Contemplating Jesus


Posted on by Lucinda M. Vardey

It takes a certain depth of awareness to know oneself: even more to know one’s spiritual inheritance and to recognize one’s destiny.  It takes gumption and risk to re-visit old territory and unfurl this knowledge, as Jesus did with the scroll at the synagogue in Nazareth where he read from Isaiah 61. With confidence in God’s revelation, he was certainly determined to announce not just who he was but what he was about.

From the Hubble Telescope

“The Spirit of the Lord is upon me,
because He has anointed me
to bring good news to the poor.
He has sent me to proclaim release
to the captives
and recovery of sight to the blind,
to let the oppressed go free.”
(Luke 4: 18).

Although shocking to those at the time, in hindsight there’s much to be gleaned from Jesus’ revelation.  First, he announced his anointment, which many had witnessed at his baptism in the Jordan, and from that anointing he made clear the purpose of his ministry, the meaning of his work.  Second, he identified those who are poor (not just materially but spiritually), those who are blind (too not so much literally but figuratively) and those who are captive — pretty well all of us, all of humanity.

In all of Jesus’ healing and much of his teaching he focusses on one central element: the release from the imprisonment of suffering into the loving spheres of liberty.  What he offers is therefore vital for health of mind, soul and body:  freedom is foundational for a full life. In many of the stories of Jesus’ healing he speaks of sins being forgiven before physical health is restored.  He touches the soul first, to infuse grace within, then he touches the body.  He frees the soul from what imprisons it, commonly referred to as sin.   Sin is a term used in archery for missing the mark, the bull’s eye.  The mark, the central point of our souls, takes some practice getting to.  Freedom isn’t something that just arrives one morning: it takes some chipping at the hard stones of our attitudes, thoughts, conditioning and egos.  As if a paradox, the doorway to freedom is through obedience to the call of God and a commitment to God’s will over ours.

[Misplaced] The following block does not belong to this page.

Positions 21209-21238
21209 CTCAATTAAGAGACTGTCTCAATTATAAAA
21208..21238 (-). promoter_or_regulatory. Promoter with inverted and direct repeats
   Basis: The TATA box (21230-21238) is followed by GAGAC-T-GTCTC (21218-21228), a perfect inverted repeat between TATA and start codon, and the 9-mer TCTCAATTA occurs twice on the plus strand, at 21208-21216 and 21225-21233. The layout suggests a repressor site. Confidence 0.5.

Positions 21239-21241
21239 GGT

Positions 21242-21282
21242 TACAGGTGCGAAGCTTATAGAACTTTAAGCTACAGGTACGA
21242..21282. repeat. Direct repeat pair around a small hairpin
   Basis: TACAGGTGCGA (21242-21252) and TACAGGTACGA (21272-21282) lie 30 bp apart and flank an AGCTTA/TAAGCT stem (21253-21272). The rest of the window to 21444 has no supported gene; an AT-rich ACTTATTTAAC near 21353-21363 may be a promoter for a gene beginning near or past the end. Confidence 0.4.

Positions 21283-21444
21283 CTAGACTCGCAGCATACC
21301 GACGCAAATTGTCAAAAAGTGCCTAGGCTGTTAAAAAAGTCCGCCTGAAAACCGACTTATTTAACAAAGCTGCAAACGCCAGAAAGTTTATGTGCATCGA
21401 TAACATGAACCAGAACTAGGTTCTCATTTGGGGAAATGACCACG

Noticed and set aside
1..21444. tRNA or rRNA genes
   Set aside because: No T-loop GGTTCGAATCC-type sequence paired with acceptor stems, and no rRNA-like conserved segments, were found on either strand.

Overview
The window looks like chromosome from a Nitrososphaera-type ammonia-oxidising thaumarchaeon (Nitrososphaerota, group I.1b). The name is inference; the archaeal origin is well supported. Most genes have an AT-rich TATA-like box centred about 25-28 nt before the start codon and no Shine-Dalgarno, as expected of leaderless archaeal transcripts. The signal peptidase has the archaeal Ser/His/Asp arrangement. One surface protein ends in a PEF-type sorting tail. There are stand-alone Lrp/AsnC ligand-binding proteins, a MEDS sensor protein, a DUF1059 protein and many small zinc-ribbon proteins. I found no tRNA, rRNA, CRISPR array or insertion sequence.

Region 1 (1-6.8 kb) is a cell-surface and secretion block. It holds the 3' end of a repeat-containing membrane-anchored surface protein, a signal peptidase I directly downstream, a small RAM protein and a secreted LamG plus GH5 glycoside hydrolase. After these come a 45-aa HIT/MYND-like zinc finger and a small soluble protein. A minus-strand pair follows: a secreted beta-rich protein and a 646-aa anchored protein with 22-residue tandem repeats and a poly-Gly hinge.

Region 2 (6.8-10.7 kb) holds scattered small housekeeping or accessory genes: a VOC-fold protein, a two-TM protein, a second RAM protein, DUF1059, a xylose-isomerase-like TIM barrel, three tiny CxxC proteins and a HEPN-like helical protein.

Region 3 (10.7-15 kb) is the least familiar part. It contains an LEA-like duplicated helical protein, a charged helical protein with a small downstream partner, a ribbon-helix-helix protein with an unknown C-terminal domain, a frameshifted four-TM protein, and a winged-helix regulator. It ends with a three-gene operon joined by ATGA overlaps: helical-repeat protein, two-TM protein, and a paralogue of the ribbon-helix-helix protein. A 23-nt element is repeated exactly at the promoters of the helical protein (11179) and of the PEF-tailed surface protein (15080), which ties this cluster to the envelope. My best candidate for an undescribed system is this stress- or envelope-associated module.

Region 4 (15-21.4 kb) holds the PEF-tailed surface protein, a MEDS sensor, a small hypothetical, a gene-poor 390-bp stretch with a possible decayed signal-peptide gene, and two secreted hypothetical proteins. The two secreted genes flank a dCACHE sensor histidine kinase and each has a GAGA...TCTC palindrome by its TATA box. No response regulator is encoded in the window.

A recent television documentary on holiness (Salt & Light Television) shared the idea that  “Your life is not about You.”  Believing this idea can certainly liberate us from the quandaries and questioning that accompany the journey of a soul to its purpose and destiny.  The liberty of letting go of the “shoulds,” the cultural conditioning, the enslavement to the interminable chains of personal desires, imaginings, fears, doubts and shames, can be frightening to a captive soul.  Yet freedom is not a free-fly: it is a direction to God.  And by releasing the false obligations for one’s life, however hard, does, in the end, reveal freedom’s marvellous peace and security.  When inner freedom is allowed space then grace can inform us of who we are and what it is we are to become.


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